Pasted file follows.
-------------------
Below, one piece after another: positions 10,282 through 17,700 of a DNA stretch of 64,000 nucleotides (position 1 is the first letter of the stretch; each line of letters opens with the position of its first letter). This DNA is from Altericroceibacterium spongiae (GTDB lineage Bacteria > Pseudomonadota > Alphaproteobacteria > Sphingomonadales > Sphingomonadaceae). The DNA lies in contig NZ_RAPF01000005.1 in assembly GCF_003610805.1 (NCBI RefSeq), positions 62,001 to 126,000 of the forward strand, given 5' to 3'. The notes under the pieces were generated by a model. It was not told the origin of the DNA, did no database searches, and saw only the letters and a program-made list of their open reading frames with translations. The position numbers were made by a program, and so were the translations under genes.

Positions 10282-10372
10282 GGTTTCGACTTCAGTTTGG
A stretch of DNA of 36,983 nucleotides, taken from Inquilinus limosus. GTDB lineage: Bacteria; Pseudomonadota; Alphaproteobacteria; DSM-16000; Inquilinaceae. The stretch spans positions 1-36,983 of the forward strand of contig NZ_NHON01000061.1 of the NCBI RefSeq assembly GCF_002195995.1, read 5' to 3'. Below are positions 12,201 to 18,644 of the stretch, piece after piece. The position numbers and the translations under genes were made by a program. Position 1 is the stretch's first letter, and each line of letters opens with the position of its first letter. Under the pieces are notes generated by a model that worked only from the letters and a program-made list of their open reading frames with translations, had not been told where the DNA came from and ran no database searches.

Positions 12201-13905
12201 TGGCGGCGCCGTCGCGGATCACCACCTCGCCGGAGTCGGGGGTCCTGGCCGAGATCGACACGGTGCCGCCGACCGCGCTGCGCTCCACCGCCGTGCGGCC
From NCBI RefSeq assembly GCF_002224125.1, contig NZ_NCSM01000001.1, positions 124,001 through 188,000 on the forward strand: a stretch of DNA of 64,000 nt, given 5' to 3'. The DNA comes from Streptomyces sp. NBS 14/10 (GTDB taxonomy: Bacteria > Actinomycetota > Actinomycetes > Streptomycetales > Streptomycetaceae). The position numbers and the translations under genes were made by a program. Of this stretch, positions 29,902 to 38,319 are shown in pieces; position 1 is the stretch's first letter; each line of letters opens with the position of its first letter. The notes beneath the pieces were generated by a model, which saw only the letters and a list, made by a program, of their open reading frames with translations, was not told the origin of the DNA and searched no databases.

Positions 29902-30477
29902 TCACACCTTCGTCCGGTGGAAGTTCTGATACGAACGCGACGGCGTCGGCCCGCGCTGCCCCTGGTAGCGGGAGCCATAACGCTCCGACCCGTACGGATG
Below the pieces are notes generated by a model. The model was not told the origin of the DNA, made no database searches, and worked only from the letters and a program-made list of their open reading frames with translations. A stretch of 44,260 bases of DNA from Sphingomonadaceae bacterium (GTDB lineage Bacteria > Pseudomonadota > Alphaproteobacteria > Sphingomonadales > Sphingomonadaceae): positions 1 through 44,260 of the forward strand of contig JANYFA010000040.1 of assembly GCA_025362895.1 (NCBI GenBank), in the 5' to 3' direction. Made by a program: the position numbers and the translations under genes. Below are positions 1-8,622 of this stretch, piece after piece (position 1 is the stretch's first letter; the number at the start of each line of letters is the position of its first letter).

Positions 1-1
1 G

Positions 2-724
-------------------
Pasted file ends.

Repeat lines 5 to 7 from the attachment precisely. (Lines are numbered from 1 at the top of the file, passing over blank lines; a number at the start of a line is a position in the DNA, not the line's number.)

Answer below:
Positions 12201-13905
12201 TGGCGGCGCCGTCGCGGATCACCACCTCGCCGGAGTCGGGGGTCCTGGCCGAGATCGACACGGTGCCGCCGACCGCGCTGCGCTCCACCGCCGTGCGGCC
From NCBI RefSeq assembly GCF_002224125.1, contig NZ_NCSM01000001.1, positions 124,001 through 188,000 on the forward strand: a stretch of DNA of 64,000 nt, given 5' to 3'. The DNA comes from Streptomyces sp. NBS 14/10 (GTDB taxonomy: Bacteria > Actinomycetota > Actinomycetes > Streptomycetales > Streptomycetaceae). The position numbers and the translations under genes were made by a program. Of this stretch, positions 29,902 to 38,319 are shown in pieces; position 1 is the stretch's first letter; each line of letters opens with the position of its first letter. The notes beneath the pieces were generated by a model, which saw only the letters and a list, made by a program, of their open reading frames with translations, was not told the origin of the DNA and searched no databases.